Fluxion: Music and the Moving Image

With seven albums and numerous EPs, Konstantinos Soublis’ legendary work as Fluxion spans across two decades.

Since 1998, the Greek musician has released on a variety of respected labels like Chain Reaction, Echochord, Type and his own Vibrant Music imprint. A staple of the dub techno movement, Fluxion’s music offers a unique approach to live-organic productions, with notable classics such as Vibrant Forms I and II showcasing his signature blend of techno, dub and ambient styles with innovative sound design.

Fluxion’s most recent full length, Ripple Effect, is a film score for a non-existing motion picture. The nine-track album is the result of experimentation and the combination of the producer’s two most cherished art forms: electronic music and score music. Feeling the need to bring the two musical forms together, the album’s production took two years to bring to life, with Fluxion wanting to say as much as possible through the music, leaving the visuals as a blank canvas for the listener to create their own story.

In light of the release, we caught up with him to ask for some of his favourite combinations of music and the moving image, with Fluxion discussing the works of Jóhann Jóhannsson, Vangelis, Philip Glass, Carter Burtwell and more…

1. Le Mepris OST – Theme de Camille – George Dellerue

A tale of falling out from a relationship, directed by the great Jean Luc Goddart, set in the island of Capri, at one of the most emblematic houses designed by a non architect, villa Malaparte. I am always moved by this bitter sweet theme functioning and lurking as a lite motif in the film. A great score.

2. Apollo OST – An Ending (Ascent) Brian Eno & Roger Eno

A floatation in space moving image experience, showing footage from the first Apollo missions to the moon. It sets it apart from many other space and moon scoring soundtracks, by presenting the environment as a warm place to be, as opposed to a cold and hostile place for humans.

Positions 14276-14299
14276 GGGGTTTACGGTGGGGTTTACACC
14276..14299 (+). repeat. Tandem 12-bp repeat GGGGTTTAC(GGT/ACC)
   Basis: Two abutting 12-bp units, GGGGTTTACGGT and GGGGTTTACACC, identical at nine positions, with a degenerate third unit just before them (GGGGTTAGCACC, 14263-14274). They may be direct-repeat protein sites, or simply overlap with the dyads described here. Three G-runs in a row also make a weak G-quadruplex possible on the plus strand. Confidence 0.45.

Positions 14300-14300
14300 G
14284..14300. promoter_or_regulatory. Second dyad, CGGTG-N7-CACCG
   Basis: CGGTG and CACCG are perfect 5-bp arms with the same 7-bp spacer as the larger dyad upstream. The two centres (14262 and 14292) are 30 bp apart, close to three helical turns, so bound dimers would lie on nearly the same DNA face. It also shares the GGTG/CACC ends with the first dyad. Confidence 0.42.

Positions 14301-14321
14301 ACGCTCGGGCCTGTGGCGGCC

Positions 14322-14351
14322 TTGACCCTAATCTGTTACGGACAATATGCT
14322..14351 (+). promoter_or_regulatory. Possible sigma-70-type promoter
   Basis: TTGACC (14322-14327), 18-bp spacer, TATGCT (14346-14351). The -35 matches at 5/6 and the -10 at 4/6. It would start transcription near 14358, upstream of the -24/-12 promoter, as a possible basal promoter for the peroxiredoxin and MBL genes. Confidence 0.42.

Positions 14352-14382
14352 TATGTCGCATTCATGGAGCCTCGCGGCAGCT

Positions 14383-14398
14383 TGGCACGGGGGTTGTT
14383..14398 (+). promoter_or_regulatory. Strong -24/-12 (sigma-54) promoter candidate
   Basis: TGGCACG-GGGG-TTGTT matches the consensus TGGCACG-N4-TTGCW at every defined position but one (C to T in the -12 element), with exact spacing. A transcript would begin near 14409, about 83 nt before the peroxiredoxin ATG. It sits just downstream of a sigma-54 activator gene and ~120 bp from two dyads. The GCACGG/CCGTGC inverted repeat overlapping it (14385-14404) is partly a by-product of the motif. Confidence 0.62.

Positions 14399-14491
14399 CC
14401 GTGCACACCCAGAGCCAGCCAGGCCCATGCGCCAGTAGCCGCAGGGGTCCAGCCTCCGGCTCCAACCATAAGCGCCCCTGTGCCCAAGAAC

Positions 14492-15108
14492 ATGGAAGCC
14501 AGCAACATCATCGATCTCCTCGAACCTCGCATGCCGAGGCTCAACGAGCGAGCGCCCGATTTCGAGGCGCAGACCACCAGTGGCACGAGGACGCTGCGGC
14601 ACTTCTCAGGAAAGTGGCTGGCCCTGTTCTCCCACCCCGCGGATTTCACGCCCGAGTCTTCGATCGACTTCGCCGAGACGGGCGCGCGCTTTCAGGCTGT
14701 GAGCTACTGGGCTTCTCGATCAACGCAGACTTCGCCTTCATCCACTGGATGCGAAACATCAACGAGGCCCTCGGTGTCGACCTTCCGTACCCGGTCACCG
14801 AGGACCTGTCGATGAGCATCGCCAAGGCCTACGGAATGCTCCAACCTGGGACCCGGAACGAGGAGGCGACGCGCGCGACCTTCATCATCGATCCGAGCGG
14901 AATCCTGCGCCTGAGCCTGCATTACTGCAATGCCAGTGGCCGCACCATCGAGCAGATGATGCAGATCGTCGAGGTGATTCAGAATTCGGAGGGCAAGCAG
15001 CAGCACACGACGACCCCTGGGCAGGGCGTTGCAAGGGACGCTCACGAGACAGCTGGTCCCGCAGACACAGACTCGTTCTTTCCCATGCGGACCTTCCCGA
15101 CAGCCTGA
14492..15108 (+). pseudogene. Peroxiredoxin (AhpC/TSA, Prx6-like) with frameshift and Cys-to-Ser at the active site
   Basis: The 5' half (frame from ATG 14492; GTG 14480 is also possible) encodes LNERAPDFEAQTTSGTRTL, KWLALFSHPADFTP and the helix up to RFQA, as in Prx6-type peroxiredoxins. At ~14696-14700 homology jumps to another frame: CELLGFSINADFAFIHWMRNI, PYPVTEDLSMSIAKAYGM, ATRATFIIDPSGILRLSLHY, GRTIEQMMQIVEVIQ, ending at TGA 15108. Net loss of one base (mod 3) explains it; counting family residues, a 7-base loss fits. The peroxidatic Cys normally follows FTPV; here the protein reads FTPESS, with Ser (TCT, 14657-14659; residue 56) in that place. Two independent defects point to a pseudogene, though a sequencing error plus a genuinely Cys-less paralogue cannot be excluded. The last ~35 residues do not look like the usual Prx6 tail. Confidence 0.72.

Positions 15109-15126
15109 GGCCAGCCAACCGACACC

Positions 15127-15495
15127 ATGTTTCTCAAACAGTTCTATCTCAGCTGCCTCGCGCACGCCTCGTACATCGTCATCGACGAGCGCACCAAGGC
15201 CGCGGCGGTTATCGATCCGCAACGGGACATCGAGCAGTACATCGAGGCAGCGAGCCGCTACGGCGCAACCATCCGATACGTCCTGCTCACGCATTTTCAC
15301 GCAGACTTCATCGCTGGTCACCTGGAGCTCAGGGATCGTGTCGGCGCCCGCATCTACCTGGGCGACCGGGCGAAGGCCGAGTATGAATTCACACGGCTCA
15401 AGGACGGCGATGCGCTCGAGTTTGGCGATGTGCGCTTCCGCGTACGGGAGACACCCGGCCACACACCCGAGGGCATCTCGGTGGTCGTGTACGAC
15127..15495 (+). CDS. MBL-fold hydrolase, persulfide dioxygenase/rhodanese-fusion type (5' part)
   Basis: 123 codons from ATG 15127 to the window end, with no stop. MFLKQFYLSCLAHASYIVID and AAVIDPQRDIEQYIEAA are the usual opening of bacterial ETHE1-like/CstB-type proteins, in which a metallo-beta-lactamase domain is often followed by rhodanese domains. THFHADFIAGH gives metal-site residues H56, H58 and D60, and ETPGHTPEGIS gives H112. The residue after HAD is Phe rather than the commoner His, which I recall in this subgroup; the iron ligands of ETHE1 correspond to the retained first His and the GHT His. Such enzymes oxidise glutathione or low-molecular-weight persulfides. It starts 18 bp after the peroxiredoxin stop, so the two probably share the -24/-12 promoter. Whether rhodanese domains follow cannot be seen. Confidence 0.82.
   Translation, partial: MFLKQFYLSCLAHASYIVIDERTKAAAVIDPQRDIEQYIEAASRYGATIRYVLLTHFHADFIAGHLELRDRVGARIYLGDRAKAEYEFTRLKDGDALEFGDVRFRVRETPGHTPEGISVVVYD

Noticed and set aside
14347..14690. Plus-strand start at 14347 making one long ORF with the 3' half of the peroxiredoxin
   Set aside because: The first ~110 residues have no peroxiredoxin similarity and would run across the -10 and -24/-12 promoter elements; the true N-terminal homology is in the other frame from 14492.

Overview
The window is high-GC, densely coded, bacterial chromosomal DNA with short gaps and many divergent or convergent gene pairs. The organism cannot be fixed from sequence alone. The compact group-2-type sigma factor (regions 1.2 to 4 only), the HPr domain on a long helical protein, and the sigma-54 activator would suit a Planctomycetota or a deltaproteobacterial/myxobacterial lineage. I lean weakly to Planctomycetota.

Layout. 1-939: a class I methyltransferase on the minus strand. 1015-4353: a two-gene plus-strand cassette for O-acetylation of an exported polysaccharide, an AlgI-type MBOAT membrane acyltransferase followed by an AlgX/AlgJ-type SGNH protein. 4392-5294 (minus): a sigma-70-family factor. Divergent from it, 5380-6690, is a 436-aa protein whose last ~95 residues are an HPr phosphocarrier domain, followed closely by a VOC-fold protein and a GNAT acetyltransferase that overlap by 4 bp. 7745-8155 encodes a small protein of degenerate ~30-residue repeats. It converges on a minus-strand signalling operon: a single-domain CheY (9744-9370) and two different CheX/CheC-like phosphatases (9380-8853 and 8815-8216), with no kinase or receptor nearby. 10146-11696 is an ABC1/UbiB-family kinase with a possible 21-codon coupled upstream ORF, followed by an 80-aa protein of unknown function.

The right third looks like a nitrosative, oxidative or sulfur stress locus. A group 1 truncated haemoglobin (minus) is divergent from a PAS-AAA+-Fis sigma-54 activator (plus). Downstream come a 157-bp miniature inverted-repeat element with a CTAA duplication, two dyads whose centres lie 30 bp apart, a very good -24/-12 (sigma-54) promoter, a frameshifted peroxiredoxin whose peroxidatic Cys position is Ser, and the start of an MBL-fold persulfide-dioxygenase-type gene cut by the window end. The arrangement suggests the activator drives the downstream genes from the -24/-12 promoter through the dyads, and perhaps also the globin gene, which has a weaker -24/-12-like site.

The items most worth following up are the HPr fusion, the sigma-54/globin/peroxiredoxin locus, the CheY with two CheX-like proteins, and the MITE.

3. Varmints OST – Escape – Jóhann Jóhannsson (at 16:48)

A wonderfully crafted soundtrack for a short animation film. Sad, despair, fear, all in this on this slowly moving piece, with voices, cello, and sound manipulation. Such a gifted writer and such a great loss. It was so refreshing to follow someone with Johann’s keen interest on sonic manipulation and compositional virtue, jumping over to the scoring of films. He managed to bring a fresh new perspective.

4. Lost Highway – Fred’s World – Angelo Badalamenti

I really like this composition, following this film’s surreal twists. I am really fond of nearly everything this collaboration between Lynch & Badalamenti has produced over the years, and through the whole scope of human emotions.

5. Blade Runner – Blade Runner Blues – Vangelis

This soundtrack is so embedded into the DNA of its movie. It adds this futuristic, yet human element to the film. I think Blade Runner Blues had this noire element that worked so nicely with the futuristic setting.

6. The Truman Show – Raising The Sail – Philip Glass

Although the score was co-written by Burkhard Dallwitz and Philip Glass, Glass’s “Truman Sleeps” and “Raising the Sail” themes, carry this signature compositional weight, making the scene very emotional leading the listener to a sustained climax.

7. The Tenant – L’Appel Du Verre – Philippe Sarde

This art house movie and soundtrack made quite an impression, when I first watched it as a college student, living abroad and still does. The intricate motif and its variations follow the lead actor from being an outsider emigrant slowly to insanity.

8. The Man Who Wasn’t There – The Trial of Ed Crane – Carter Burtwell

A great piece for a very interesting movie by the Coens, following the emptiness of the lead man character.

9. Once Upon a Time in the West – Finale -Ennio Morricone

A great Sergio Leone classic with one of the best scores ever written for a film.

10. Jacob’s Ladder – Jacob’s Ladder – Maurice Jarre

A very interesting score following the lead actors hallucinations. A score that combined sound design and ethnic tropes.

Fluxion’s Ripple Effect is out now on Vibrant Music. 

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